As American Congressman Greg Casar observed, "U.S. foreign policy has too often contributed to instability in Latin America."

This undated file photo shows U.S. soldiers searching pedestrians on the street in Panama City after the 1989 U.S. invasion of Panama. (Xinhua/Hu Tairan)


On Feb. 14, 2019, in a residential building in the populous El Valle district of southeast Caracas, Venezuela's capital, taxi driver Ramon de la Hoz was preparing a meager lunch with broth, rice and orange juice.

U.S. sanctions led to a stringent lack of basic human necessities as well as medical supplies. This was harder on De la Hoz, who had diabetes and had to take daily insulin injections.

"The health issue is tremendous" and the situation has made it "very difficult for us to get medicine," said De la Hoz.

The United States has imposed various egregious policies on Latin American countries, such as economic sanctions, trade and technology embargoes, asset freezes, visa cancellations, entry restrictions and asset confiscations against government officials or business owners who refuse to toe the line.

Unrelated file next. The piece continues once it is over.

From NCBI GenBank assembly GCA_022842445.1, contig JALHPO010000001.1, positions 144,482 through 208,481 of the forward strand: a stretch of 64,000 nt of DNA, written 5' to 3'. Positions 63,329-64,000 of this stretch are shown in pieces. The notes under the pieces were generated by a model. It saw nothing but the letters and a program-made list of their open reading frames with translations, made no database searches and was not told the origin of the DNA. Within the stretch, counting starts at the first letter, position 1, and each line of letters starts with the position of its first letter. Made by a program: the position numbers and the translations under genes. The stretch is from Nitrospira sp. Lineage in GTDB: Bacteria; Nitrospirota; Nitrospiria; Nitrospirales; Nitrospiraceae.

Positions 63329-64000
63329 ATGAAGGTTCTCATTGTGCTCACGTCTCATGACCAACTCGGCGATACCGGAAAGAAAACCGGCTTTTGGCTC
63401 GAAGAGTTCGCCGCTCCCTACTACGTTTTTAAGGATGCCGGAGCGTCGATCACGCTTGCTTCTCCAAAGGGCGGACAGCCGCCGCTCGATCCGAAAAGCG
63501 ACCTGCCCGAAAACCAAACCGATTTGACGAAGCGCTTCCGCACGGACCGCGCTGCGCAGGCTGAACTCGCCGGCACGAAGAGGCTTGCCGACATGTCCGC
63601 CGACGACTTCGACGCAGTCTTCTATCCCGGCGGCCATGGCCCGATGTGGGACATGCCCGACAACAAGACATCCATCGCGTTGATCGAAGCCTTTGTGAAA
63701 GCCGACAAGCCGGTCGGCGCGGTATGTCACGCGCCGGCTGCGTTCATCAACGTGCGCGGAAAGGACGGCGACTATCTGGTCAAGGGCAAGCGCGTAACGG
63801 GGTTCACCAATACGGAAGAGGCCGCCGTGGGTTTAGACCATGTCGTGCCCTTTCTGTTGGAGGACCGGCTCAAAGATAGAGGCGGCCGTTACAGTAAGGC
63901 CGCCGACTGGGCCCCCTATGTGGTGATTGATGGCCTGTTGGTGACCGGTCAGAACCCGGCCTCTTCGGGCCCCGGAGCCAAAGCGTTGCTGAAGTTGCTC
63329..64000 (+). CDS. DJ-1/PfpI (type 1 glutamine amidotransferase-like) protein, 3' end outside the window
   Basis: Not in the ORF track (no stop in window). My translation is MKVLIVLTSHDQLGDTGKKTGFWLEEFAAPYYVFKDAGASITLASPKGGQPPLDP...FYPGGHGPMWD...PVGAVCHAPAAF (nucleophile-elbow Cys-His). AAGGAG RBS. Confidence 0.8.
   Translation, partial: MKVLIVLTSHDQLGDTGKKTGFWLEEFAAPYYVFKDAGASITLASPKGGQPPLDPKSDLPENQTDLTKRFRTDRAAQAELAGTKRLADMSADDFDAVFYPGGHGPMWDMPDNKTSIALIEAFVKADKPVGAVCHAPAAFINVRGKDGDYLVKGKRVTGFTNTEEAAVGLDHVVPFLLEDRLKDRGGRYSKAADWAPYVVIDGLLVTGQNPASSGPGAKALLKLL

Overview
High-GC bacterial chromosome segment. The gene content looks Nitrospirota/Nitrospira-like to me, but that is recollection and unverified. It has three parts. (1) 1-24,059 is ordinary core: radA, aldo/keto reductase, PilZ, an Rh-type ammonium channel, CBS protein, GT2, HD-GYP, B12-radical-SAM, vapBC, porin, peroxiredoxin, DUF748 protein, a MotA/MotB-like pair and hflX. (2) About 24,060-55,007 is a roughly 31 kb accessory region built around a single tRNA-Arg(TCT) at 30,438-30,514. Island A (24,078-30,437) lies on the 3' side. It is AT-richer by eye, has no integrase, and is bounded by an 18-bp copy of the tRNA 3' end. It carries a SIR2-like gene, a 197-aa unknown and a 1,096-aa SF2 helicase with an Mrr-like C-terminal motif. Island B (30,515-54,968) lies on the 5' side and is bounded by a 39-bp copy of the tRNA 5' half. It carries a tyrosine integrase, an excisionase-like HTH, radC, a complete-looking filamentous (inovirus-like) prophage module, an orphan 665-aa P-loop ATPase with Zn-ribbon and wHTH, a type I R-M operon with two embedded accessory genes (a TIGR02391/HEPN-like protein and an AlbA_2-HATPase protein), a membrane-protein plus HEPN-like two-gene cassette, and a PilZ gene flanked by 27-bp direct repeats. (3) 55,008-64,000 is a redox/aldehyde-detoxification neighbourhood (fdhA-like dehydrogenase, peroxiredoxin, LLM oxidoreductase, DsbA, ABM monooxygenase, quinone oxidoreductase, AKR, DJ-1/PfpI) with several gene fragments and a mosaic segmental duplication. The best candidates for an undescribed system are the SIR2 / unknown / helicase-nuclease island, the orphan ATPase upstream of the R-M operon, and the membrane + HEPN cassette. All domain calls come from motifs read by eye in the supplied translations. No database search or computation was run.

Since 1962, an embargo has been enforced against Cuba, which, according to official Cuban statistics, has caused the island nation accumulated losses of more than 154.2 billion U.S. dollars, or about 1.4 trillion U.S. dollars if the dollar's depreciation against the price of gold on the international market is taken into account.

The United States has also imposed sanctions on Venezuela since 2006 and, in recent years, tightened punishment on its government. Venezuelan President Nicolas Maduro said that due to the U.S. sanctions, his country has suffered losses of 232 billion U.S. dollars in foreign currency and over 630 billion U.S. dollars in losses to GDP.

Bolivia's former Foreign Minister, Fernando Huanacuni, said the U.S. unilateral policies have had "catastrophic consequences" in the region, as part of what he describes as "a dark history of neocolonialism."

The "imposition of U.S. and Western imperialism should never again be repeated" in the region "because history ... has shown us that that is not the way," he added.

Supporters of former Brazilian President Luiz Inacio Lula da Silva react during a demonstration in support of Lula, in Brasilia, Brazil, April 4, 2018. (Photo by Andre Borges/Xinhua)